In my case with my home the number is 9.5 HDD per sf. I have taken that number in the past, and extrapolated what my btu usage would be in a 24 hour design day scenario which until this last cold snap that happend was hypothetical. It proved to be right on when I actually did experience a 24 hour period of design conditions.

    I also just today took the total heat call time for the year, and did a calculation off my gas bill years usage to date deducting for my water heater, and came right in line reasonably,with daily calculations.

    It leads me to believe that what we all know is true that heat loss calculating software is padded.

    So from my own experience I have faith in that method IF you have an accurate way to know the actual burn time of the boiler, and the btu output in the 24 hour period With a mod/con this will be difficult with varying firing rates. With a CI boiler it's much easier.

    Then to do it all for a past customer makes it even more of a challenge.

    I think I would give them the formula it's not real difficult as long as the inputs are not garbage let them calculate, and report back.

    Personally I think boiler manufacturers could benefit by having that info in the boilers software would not be hard to implement, and the owner could see the benefits have it log daily weekly monthly yearly, and resettable, and log usage for the life of the boiler. Just a thought.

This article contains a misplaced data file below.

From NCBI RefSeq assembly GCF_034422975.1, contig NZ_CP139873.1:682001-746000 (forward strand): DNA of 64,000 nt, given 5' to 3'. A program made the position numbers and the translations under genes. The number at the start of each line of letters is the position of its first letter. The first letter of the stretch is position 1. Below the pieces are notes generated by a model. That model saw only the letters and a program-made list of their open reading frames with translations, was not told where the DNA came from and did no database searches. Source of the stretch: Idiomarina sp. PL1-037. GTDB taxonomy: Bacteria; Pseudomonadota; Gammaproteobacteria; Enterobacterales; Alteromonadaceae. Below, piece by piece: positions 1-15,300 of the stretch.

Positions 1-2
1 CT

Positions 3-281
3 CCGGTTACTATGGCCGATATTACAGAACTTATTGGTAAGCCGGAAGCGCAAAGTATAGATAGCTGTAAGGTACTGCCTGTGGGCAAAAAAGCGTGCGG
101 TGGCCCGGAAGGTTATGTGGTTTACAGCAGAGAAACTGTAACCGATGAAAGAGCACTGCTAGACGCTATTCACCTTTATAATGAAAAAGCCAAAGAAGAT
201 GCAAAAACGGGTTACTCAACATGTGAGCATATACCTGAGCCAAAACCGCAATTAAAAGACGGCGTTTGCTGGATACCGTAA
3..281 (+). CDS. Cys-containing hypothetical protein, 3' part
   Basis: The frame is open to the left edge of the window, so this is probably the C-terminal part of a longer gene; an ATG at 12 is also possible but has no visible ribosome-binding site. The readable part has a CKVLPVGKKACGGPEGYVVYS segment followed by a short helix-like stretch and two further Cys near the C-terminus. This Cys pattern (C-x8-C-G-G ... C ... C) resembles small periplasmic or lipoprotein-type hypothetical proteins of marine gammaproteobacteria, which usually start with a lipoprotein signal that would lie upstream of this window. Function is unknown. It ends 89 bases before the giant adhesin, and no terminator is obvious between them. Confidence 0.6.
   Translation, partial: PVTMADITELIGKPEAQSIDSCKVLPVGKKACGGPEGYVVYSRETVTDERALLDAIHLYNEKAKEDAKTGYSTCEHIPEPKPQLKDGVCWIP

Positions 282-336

This post was edited by an admin on January 19, 2014 4:52 PM.
  • gennady gennady @ 6:51 PM
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    Savings

    In my understanding properly sized boiler will run non stop at design degree hour. So having heat loss done and knowing how much BTU is lost at these conditions, I multiply total hours of degree day per year. I get these at http://www.degreedays.net , then I get fuel usage per year based on those numbers. Then i deduct hot water fuel usage from customer bills, and get annual savings with new equipment.
    Gennady Tsakh

    Absolute Mechanical Co. Inc.
    www.AbsoluteMechanicalCoInc.com
  • Gordy Gordy @ 8:09 PM
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    Gennady

    So you offer a projection to the customer. Any feedback as to how your projected savings applied to real life?
  • gennady gennady @ 10:40 PM
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    savings projections

    I usually under estimate savings. Real life savings sometimes surprise me as well. There are more factors affecting savings other then just HDD calculations. And those factors are really impossible to predict. Main factor is ability of the boiler to follow load without overshooting. Proper set up of PID, where access is available, becomes essential. Another factors in modulating condensing boilers is avoiding boiler stopping and short cycling. Just my 2 cents.
    Gennady Tsakh

    Absolute Mechanical Co. Inc.
    www.AbsoluteMechanicalCoInc.com